Much like Aragon, Jezal does his best to rally the forces of the Union against the Gurkish. Ultimately, Jezal’s attempt to be a warrior king proves disastrously ill advised and nearly gets him killed. Unlike Aragorn, who leads his armies from the front, Jezal’s leadership threatens to destroy the symbol of resistance against the Gurkish. As Bayaz says:

‘It is easy to find men to lead charges.’ The Magus pronounced each word with exaggerated care, as though addressing a simpleton. ‘Finding men to lead nations is considerably more difficult. [6]

Even Jezal’s kingship is built on nothing more than a pack of lies. According to Bayaz, he is no blood relation to the late king and is just one of many potential kings that the wizard had raised like a demented gardener. Jezal is the child of a whore and was chosen to become king merely because he looked the part and had become famous due to his professional dueling career, which Bayaz himself rigged. Jezal becomes nothing more than a puppet to Bayaz, one very similar to the kind that Denethor believed Aragorn to be to Gandalf.

‘With the left hand thou wouldst use me for a little while as a shield against Mordor, and with the right bring up this Ranger of the North to supplant me. But I say to thee, Gandalf Mithrandir, I will not be thy tool! I am Steward of the House of Anárion. I will not step down to be the dotard chamberlain of an upstart. Even were his claim proved to me, still he comes but of the line of Isildur. I will not bow to such a one, last of a ragged house long bereft of lordship and dignity.’ [7]

Also unlike Aragorn, Jezal also does not get to marry his true love but instead is trapped in a loveless marriage with a woman who despises him. Indeed, whereas Tolkien romanticized the warrior nobility of old, Abercrombie seems to take a delight in treating them as vain, stupid, spoiled incompetents.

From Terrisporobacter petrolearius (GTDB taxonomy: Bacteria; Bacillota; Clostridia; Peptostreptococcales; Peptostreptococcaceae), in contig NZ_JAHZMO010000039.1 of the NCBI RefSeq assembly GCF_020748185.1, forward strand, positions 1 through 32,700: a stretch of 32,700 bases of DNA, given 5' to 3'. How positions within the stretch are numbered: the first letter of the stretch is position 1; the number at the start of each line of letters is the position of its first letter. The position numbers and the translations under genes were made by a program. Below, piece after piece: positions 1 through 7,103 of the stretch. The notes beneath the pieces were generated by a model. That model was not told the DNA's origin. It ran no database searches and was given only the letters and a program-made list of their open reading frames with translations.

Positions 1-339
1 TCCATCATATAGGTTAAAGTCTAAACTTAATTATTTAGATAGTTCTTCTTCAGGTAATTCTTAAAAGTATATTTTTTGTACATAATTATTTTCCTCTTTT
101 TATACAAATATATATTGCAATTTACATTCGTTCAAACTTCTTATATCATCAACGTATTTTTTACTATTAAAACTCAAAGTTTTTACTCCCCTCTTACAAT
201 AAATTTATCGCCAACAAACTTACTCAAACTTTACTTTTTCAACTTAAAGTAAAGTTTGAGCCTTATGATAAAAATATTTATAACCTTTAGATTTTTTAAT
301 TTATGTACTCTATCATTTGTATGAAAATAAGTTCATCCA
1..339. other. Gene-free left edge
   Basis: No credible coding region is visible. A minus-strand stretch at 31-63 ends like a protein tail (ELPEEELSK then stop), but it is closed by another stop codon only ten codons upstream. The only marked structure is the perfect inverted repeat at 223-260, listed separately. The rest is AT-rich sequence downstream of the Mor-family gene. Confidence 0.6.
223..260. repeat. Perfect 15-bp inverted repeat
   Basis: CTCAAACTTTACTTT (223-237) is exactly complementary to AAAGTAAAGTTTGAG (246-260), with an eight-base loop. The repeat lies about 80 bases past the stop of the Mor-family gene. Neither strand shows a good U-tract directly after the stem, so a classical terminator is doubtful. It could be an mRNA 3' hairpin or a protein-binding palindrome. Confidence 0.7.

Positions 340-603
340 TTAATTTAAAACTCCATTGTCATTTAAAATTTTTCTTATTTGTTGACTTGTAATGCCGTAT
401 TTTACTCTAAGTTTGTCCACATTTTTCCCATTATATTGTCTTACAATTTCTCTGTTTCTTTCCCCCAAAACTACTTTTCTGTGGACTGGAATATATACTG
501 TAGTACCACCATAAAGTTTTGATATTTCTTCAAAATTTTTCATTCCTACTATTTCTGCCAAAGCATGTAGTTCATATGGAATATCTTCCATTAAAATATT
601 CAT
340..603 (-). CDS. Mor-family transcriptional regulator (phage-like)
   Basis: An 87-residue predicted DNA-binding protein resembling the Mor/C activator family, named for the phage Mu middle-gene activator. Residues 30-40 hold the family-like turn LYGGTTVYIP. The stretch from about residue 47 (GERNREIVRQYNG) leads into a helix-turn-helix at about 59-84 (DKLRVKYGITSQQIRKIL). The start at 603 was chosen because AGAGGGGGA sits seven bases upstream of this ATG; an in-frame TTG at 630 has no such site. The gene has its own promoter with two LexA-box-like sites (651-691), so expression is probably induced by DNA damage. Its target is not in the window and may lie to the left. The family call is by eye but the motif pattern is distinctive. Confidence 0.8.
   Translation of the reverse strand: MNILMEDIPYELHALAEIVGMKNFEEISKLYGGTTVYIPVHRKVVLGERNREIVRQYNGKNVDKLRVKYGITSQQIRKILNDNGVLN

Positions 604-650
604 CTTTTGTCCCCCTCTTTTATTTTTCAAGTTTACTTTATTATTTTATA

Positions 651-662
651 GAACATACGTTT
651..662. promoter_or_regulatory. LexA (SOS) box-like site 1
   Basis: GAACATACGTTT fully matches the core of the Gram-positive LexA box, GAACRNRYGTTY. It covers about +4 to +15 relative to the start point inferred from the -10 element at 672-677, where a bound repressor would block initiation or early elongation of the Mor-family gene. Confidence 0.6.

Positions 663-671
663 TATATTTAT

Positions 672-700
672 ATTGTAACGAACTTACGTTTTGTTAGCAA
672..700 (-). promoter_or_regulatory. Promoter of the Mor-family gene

There is no ancient blood of Numenor marking the noble lines of kings. Instead, the closest thing we have is Ferro’s blood of demons, which is a double-edged sword providing both strength and psychosis. The greatest living soldier of the Union, Collem West, is a commoner who fought his way up through the ranks and, unlike Samwise Gamgee (who adored Master Frodo), lives in a mixed state of envy and distaste for his social betters. Whereas Gondor is a land living on the glories of past nobility and blood, the Union is a land sustained by new and strong commoners who deal with their nobility’s incompetence.

The conflicts between the races in the two worlds are also markedly different. Rather than present conflicts between supernatural races like elves, orcs, and dwarves like those in The Lord of the Rings, the majority of the conflict in The First Law is between humans. Monsters still exist, like the Flatheads and the Feared, but they have smaller roles than similar characters in Tolkien’s work. While racism and racial conflict exist, there is a diverse cast of nations and ethnicities throughout The First Law.